Sunday, April 24, 2011

Strawberries for Stoddart

From its inception, the Stoddart Avenue Community Garden has had a strawberry patch. Last year, we added a second patch in a large raised bed along Cherry Street. Nothing brings kids to a Garden like the chance to pick a ripe, red strawberry. Some of our strawberry plants were donated last year by Oakland Nursery. Of course, if you know anything about strawberries, you know that they have lots of children themselves and will quadruple their number in a very short period.

Our abundance is now your gain because on our first work day of 2011, several of our gardeners (Treva, Rayna, Nykkel, Beth and Betty) thinned our strawberry patches, captured the ones that had spread into our flower beds and saved them just for you. I separated them out and planted 5-8 sets of crowns/roots into pots and these 26 pots have sat in my flower garden for the last two weeks. They've lived this long, so I think they are hardy enough to make it to your garden.
We have a mix of June-bearing and ever-bearing. I cannot tell them apart until the berries ripen (which will not be for at least another month). So, you will have to bear with me that I can't tell you what kind of berry you're getting.

A pot can be yours for the suggested donation of $3. The pots are just black and not the pretty strawberry pot pictured (although you can purchase this, too, for $10). I will warn you in advance that when I used to grow berries in my backyard, the mice usually got to them before I did. However, it also made a great place for my cats to lie in wait for the mice to venture from the garage so that they could pounce on them. . . .
Plants will be sold first come first served. Barb already got two and Cozy just ordered 6, so you do the math. . . . You can email me at to reserve your order. You can pick them up directly from me or after the 11:00 a.m. service at Christ Lutheran Church in Bexley on May 1, 2011.

Caring for strawberries is relatively easy. Here are some tips for the OSU Plant Line on strawberries:
Ohio State University Extension Fact Sheet -- Horticulture and Crop Science

Strawberries are well suited for planting in the home garden since they produce fruits very quickly, and require a relatively small amount of space. Each plant may produce up to one quart of fruit when grown in a matted row during the first fruiting year. Twenty-five plants will normally produce enough strawberries for an average sized family. Production usually declines during the second and third years of fruiting; therefore a new planting should be established after strawberry plants produce fruits for more than 3 to 4 years for maximum production.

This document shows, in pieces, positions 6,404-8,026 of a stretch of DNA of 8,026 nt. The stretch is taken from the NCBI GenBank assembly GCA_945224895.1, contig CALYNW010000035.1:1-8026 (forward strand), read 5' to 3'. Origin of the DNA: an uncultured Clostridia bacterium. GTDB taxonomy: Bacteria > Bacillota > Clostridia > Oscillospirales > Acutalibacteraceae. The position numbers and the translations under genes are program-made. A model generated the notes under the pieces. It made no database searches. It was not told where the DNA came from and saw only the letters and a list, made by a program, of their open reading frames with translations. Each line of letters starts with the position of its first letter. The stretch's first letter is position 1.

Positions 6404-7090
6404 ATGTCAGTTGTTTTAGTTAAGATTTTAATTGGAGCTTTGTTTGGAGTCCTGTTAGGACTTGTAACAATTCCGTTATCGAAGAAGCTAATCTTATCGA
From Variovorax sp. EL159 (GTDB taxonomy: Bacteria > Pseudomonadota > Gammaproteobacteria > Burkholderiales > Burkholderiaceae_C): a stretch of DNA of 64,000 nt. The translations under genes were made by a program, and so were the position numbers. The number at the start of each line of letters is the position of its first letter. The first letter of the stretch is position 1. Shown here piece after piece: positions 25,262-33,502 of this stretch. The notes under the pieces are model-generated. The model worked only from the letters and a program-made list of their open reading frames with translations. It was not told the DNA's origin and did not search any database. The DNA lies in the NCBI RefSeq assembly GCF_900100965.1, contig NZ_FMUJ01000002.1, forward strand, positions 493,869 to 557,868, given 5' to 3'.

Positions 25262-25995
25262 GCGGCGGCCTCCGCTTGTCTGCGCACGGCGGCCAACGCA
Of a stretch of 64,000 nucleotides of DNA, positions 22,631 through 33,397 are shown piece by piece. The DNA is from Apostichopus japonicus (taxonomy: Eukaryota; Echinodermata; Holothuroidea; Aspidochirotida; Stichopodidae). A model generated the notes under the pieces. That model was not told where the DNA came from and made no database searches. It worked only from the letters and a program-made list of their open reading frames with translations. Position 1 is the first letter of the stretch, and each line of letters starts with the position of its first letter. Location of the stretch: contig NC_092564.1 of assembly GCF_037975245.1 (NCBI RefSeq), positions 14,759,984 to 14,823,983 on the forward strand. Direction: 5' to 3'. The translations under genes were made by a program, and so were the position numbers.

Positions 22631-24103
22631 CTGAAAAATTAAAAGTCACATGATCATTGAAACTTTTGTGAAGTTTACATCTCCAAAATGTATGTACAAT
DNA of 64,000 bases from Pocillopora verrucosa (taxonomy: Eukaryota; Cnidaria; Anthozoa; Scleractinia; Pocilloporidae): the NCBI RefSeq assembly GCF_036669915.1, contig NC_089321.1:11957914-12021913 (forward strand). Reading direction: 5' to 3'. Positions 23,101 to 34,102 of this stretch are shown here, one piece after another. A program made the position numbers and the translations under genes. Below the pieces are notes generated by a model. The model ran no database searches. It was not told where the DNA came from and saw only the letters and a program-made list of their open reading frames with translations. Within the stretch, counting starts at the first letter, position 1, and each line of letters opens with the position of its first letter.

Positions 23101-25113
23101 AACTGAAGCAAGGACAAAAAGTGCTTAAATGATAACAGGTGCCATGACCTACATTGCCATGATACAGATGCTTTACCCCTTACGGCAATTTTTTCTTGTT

Planting Site Requirements for Strawberry Plants
Strawberry plants require full sun for the maximum yield and the best quality. They will grow and produce crops in several different types of soil. However, best results are obtained when the plants are grown in loose, fertile soils containing large quantities of organic matter. The soil should be slightly acidic, having a pH of 5.8 to 6.5. If the extent of soil acidity or fertility is unknown, it is suggested that the soil be sampled and tested.

The strawberry plant is sensitive to excessive soil moisture. Strawberries should be planted in raised beds or on ridges if drainage is a problem. Also, avoid planting strawberry plants in areas where potatoes, tomatoes, or sod were grown recently. Insect and disease problems may result in serious plant damage in such areas.
Planting and Spacing
Early spring is the best time to plant strawberry plants as long as soil is not too wet. Fall planting is not recommended because plants can be injured by soil heaving (alternate freezing and thawing). Strawberry plants have roots, a crown, and leaves (Figure 3). The crown is a short stem between the roots and leaves.

When planting, make sure to cover the roots and only half of the crown with soil. Make a trench deep enough to set the roots vertically. Do not bend roots horizontally.

June-bearing plants are spaced 12 to 24 inches apart. On close-spaced plants, runners are controlled by removing unwanted runners during the first season. In August, rows should be 18 to 24 inches wide with plants 6 to 8 inches apart in the row. Generally rows are 36 to 40 inches apart. A circular terrace can be used if one has limited space.

For day-neutral strawberries, plants are set 8 to 12 inches apart in the row with 30 to 36 inches between rows. Remove runners throughout the first season and remove flowers for the first 6 weeks after planting. Mulch the planting with 3 to 4 inches of straw or wood chips to conserve moisture. 

Additional information is available from the OSU Extension website.

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